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October is Down Syndrome Awareness Month in the United States and it is a chance to put the spotlight on the condition and raise its public profile. During October, people with Down syndrome are highlighted, showcasing their talents and accomplishments. Down Syndrome Awareness Month is not about celebrating a disability; it is about educating the public and raising awareness about these unique people.
What is Down syndrome?
Down syndrome is a genetic condition in which a person is born with an extra chromosome. Chromosomes are small portions of the genes in the body. Genes determine how a baby will grow and develop in the womb and after birth.
Having an extra pair of chromosomes can cause both physical and mental challenges for an infant.
What are the common physical characteristics associated with Down syndrome?
There are some common physical features which help identify if a baby has Down syndrome and these include:
- Short neck
- Almond shaped eyes that slant upward
- Flattened face, especially at the bridge of the nose
- Small feet and hands
- Small ears
- Tiny white spots on the iris of the eye
- A protruding tongue
- Single line on the palmar crease of the hand
- Small pinky fingers that may curve towards the thumb
- Shorter height in children and as adults
- Poor muscle tone
- Loose joints
How common is Down syndrome?
According to the Centers for Disease Control, Down syndrome is the most common chromosomal condition diagnosed in America.
When taking this figure into consideration it means that 1 out of every 700 babies born are diagnosed with Down syndrome.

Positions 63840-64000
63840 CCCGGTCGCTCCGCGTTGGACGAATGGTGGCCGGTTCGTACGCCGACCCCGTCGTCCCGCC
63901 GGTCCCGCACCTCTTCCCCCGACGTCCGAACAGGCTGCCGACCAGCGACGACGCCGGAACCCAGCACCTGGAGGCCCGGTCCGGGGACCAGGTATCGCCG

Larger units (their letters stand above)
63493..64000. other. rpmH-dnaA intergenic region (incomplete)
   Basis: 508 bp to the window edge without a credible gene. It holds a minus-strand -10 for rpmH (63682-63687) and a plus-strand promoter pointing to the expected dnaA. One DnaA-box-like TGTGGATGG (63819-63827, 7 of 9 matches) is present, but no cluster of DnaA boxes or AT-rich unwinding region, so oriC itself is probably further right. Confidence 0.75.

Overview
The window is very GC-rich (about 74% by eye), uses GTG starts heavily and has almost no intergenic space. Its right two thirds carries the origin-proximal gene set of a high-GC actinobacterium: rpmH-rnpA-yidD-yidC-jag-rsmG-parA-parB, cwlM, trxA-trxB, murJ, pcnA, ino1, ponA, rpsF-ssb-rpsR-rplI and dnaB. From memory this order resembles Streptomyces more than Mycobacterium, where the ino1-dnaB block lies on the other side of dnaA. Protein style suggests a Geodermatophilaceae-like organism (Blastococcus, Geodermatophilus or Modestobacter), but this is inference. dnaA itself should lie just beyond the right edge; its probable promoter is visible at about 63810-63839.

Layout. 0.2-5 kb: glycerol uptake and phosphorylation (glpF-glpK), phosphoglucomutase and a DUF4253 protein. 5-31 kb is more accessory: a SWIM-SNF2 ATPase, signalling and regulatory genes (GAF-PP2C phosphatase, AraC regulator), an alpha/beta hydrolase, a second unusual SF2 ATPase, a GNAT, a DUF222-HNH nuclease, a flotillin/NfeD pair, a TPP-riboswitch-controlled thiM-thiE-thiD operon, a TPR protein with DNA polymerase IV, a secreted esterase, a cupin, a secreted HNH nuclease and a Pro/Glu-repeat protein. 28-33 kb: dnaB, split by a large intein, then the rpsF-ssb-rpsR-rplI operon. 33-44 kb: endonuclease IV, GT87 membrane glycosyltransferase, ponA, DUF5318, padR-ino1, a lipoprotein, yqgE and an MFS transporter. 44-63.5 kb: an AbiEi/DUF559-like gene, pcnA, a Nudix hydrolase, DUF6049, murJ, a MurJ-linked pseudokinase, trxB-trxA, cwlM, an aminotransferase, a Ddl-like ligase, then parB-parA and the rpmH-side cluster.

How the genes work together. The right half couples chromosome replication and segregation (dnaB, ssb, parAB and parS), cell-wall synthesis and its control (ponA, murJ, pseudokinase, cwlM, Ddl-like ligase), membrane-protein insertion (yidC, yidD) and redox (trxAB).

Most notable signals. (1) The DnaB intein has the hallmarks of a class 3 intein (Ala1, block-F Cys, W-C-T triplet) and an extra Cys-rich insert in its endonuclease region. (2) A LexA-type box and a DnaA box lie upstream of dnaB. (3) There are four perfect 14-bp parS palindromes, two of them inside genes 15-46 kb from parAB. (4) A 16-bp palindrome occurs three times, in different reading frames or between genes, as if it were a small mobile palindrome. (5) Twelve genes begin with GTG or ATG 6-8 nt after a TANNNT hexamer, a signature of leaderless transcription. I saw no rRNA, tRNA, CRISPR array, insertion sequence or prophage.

How many types of Down syndrome are there?
There are three different types of Down syndrome and people are often unable to tell the difference without looking at the chromosomal profile, because the physical characteristics and behaviors are very similar. Listed are the three different types of Down syndrome and what makes each one different than the other:
- Trisomy 21: Approximately 95% of people born with Down syndrome have Trisomy 21. With Trisomy 21, each cell in the body has 3 separate copies of chromosome 21 rather than the usual 2 copies.
- Translocation Down syndrome: Only a small percentage of people have this type of Down syndrome. This type occurs when an extra portion or a whole extra chromosome 21 is present, but it attached to a different chromosome instead of being a separate chromosome 21.
- Mosaic Down syndrome: With Mosaic Down syndrome, it is a combination or mixture of Trisomy 21 and Translocation Down syndrome. For people with Mosaic Down syndrome, some of their cells have three copies of chromosome 21, but other cells only have two copies.